Published on June 9, 2008
In the hot days of summer, when minds drift to vacations, key lime pie and the Yankees attempting to stay in playoff contention (ok, the latter two may apply to me more specifically), what better way to keep in touch with the world of technology and intellectual property law then sitting in a lounge chair, at the beach, with a rum and coke, and listening to Hearsay Culture podcasts?
Well, I’m here to provide, thanks to some wonderful authors. I am thrilled to post four new shows today.
The first is Show #64, my interview with Dan (Danny) Breznitz, Assistant Professor at the Sam Nunn School of International Affairs and the School of Public Policy at Georgia Institute of Technology, author of Innovation and the State. Dan’s book recently won the Don K. Price Award awarded by the American Political Science Association for the Best Book on Science and Technology, and focuses on the innovation policies of three growing economies: Israel, Ireland and Taiwan. In the interview, we discuss, among other topics, the policies of these three nations, the politics involved and how innovation policy can and is developed in growing and emerging economies. I greatly enjoyed the interview and Dan’s book.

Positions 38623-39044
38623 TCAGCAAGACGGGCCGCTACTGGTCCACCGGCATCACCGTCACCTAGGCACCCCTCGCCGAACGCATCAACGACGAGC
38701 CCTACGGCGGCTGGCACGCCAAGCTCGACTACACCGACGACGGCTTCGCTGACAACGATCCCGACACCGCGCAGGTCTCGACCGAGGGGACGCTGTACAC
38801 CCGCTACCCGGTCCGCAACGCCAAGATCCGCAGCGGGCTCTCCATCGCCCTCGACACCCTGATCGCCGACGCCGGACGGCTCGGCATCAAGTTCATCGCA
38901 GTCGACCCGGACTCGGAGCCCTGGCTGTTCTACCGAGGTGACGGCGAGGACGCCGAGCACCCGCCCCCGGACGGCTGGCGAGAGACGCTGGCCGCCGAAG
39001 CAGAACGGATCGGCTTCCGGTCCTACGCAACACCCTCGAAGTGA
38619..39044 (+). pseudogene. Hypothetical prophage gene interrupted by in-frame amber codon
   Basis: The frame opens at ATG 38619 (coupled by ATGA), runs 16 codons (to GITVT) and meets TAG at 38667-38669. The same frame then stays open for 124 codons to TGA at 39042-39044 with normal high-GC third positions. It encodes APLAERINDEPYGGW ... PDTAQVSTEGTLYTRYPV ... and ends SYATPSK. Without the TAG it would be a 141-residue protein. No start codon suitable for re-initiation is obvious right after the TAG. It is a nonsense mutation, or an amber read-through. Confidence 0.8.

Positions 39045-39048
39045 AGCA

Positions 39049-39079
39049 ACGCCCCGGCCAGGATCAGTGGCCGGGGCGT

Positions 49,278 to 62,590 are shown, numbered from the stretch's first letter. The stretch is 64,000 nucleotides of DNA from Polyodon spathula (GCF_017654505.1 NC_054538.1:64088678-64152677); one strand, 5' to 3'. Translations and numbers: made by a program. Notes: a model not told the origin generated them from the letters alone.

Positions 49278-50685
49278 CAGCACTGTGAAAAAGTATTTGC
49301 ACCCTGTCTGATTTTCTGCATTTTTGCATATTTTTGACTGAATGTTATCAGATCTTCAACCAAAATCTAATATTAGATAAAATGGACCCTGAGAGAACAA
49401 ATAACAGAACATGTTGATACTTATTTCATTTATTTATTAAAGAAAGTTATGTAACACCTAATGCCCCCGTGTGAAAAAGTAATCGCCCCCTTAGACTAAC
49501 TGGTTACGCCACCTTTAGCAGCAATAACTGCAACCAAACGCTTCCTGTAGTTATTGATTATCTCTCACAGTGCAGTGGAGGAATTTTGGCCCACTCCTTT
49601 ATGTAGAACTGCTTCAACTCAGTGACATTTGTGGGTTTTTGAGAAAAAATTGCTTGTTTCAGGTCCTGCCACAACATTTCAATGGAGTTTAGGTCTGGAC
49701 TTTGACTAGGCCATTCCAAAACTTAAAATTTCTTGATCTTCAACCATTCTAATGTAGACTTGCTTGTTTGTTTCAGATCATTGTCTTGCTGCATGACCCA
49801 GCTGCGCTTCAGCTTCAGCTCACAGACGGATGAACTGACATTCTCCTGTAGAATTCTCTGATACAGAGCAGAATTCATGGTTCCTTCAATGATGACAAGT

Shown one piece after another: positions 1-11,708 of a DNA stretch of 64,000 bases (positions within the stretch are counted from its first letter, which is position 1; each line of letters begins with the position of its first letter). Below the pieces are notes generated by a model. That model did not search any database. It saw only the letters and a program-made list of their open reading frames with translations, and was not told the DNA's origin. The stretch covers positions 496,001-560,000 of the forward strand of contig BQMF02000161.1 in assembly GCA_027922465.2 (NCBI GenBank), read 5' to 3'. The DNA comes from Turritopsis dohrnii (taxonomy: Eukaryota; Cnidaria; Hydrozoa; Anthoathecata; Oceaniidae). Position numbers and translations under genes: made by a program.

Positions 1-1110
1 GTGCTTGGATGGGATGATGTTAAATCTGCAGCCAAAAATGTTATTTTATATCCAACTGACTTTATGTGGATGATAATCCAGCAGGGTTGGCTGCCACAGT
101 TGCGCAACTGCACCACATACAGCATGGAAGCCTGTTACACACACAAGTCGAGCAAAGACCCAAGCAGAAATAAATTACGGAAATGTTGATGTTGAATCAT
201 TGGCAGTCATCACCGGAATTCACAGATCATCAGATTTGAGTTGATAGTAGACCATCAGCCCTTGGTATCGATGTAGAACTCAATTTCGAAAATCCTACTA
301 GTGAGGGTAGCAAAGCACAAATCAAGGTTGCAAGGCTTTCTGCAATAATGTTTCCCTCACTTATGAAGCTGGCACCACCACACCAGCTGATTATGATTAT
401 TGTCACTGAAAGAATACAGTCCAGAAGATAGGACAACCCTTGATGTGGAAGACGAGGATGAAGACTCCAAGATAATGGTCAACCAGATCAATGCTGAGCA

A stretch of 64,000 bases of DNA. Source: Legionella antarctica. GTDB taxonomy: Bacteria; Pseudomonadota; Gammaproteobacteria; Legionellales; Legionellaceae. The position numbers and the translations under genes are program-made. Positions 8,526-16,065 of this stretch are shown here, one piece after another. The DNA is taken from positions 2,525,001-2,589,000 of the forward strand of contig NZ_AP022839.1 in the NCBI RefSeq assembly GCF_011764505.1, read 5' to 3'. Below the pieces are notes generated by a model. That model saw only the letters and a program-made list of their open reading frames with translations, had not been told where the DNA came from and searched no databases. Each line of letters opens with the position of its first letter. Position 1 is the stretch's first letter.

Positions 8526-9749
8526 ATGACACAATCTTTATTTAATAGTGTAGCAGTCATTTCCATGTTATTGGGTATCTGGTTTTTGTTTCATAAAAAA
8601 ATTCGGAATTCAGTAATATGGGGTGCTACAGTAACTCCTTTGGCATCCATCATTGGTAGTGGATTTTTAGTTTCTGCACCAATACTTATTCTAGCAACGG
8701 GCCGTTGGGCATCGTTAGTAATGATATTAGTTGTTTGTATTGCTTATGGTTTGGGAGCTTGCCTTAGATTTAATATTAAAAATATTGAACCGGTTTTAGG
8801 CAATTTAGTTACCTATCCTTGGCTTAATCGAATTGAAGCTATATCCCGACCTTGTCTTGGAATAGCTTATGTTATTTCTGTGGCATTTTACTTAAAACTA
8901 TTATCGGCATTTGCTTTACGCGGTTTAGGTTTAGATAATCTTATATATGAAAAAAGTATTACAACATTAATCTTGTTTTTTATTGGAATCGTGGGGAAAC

Show #65 is my interview with Alex Wright, author of Glut: Mastering Information Through the Ages. Alex’s book traces the history of information science and weaves together a lot of information (appropriately) to create a narrative showing the growth of libraries, access to information and how information is organized. Alex’s book is eminently readable and the interview went very well!
Show #66 is my interview with Matt Mason, author of The Pirate’s Dilemma. Matt’s book focuses on the role of the (intellectual property and commercial) pirate in digital society. From discussion of Sealand’s pirate radio to the ethics of piracy, Matt’s book takes an untraditional look at an untraditional trade. A fun read and interview!
Finally, Show #67 is my interview with Prof. Jonathan Zittrain of Harvard Law School, author of The Future of the Internet — And How to Stop It. Jonathan’s book, which has gotten quite a bit of media attention already, examines technology policy as it exists today and makes various policy prescriptions for how to develop and/or maintain an Internet that respects the often divergent interests of the many entities involved in its creation and operation. Jonathan is one of the leading thinkers on technology policy and I greatly enjoyed the interview!
Through the rest of June, KZSU’s interim period, Hearsay Culture will be on hiatus. But I’m busy booking the next quarter’s guests and recording interviews, and as always, welcome your suggestions. Thanks again for listening and spreading the word (which, I might add, is my primary and only official mode of promotion of the show).